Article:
Doxorubicin hydrochloride (Caelyx)

Doxorubicin hydrochloride is an approved anti-cancer drug, which is injected into a vein. It has significant side-effects.

Doxorubicin is thought to act by binding to DNA and inhibiting the manufacture of DNA or ribonucleic acid (RNA) molecules. It is active, alone or in combination, against a wide spectrum of tumours, including non-Hodgkin’s lymphoma and breast cancer.

The commonest side-effect that requires recipients to reduce the dose or stop taking the drug is blood abnormalities, usually leukopenia, a low number of leukocytes in the blood. Other side-effects can include heart toxicity, hair loss, nausea, vomiting and oral ulcers.

Doxorubicin is manufactured by Pharmacia & Upjohn, and was formerly known by the trade name Adriamycin.

A formulation of doxorubicin in which the drug has been encased in fatty particles called liposomes has also been licensed. This liposomal doxorubicin is better targeted to tumour cells as opposed to healthy cells and so may be more effective with fewer side-effects.1 This formulation is licensed for various types of cancer, including Kaposi’s sarcoma, alone or in combination with antiretroviral therapy, in patients with CD4 cell counts below 200 cells/mm3 who have extensive disease.

There is disagreement over the degree of effectiveness of liposomal doxorubicin. In data presented to the United States Food and Drug Administration (FDA), the manufacturer claimed that 68% of recipients experienced at least a partial response. However, the FDA considered that the effects of the drug in some recipients could not be properly analysed, and by their assessment only 27% had a partial response. Despite these reservations, this drug has now been approved in the United States and the European Union.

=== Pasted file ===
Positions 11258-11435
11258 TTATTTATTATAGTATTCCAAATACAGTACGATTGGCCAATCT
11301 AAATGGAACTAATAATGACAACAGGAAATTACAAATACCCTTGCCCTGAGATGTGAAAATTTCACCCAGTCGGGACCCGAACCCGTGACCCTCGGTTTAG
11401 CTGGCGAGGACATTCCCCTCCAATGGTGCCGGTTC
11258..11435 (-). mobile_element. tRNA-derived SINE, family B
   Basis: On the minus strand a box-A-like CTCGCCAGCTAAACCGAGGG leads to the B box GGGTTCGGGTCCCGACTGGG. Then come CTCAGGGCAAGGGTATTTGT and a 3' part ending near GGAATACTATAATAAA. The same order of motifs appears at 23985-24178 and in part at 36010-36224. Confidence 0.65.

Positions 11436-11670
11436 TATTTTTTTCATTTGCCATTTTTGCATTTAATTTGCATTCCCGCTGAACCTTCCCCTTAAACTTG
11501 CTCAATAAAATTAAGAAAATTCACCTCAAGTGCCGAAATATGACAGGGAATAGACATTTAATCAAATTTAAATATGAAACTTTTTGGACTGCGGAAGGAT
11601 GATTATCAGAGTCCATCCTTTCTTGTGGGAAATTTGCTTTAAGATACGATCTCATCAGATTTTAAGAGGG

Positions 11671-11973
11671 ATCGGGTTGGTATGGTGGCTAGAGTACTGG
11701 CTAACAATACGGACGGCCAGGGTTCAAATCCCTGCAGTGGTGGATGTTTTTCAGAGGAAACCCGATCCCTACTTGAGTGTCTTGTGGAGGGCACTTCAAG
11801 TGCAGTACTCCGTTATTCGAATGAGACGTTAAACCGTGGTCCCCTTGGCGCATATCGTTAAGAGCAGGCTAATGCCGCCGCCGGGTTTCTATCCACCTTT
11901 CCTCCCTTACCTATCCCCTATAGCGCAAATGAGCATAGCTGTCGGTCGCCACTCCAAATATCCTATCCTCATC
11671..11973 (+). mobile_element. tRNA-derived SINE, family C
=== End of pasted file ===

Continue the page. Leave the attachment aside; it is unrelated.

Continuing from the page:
Side-effects of liposomal doxorubicin can include mouth inflammation, hair loss, nausea and blood toxicities. One case of fatal liver failure in a person with a history of symptom-free hepatitis B was attributed to liposomal doxorubicin.2

Liposomal doxorubicin is manufactured by Sequus Pharmaceuticals Inc under the trade names Caelyx and Myocet in Europe, and Doxil in the United States. It is also sometimes referred to at DOX-SL. In Europe it is marketed by Schering-Plough Corporation and Medeus Pharma Ltd.

Doxorubicin is not known to interact with any anti-HIV drugs.3


  1. Northfelt DW et al. Pegylated doxorubicin versus doxorubicin, bleomycin, and vincristine in the treatment of AIDS-related Kaposi's sarcoma: results of a randomized phase III clinical trial. J Clin Oncol 16: 2445-2451, 1998
  2. Hengge UR et al. Fatal hepatic failure with liposomal doxorubicin. Lancet 341: 383-384, 1993
  3. Toffoli G et al. Effect of highly active antiretroviral therapy (HAART) on pharmacokinetics and pharmacodynamics of doxorubicin in patients with HIV-associated non-Hodgkin’s lymphoma. Ann Oncol 15: 1805-1809, 2004

Community Consensus Statement on Access to HIV Treatment and its Use for Prevention

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We can end HIV soon if people have equal access to HIV drugs as treatment and as PrEP, and have free choice over whether to take them.

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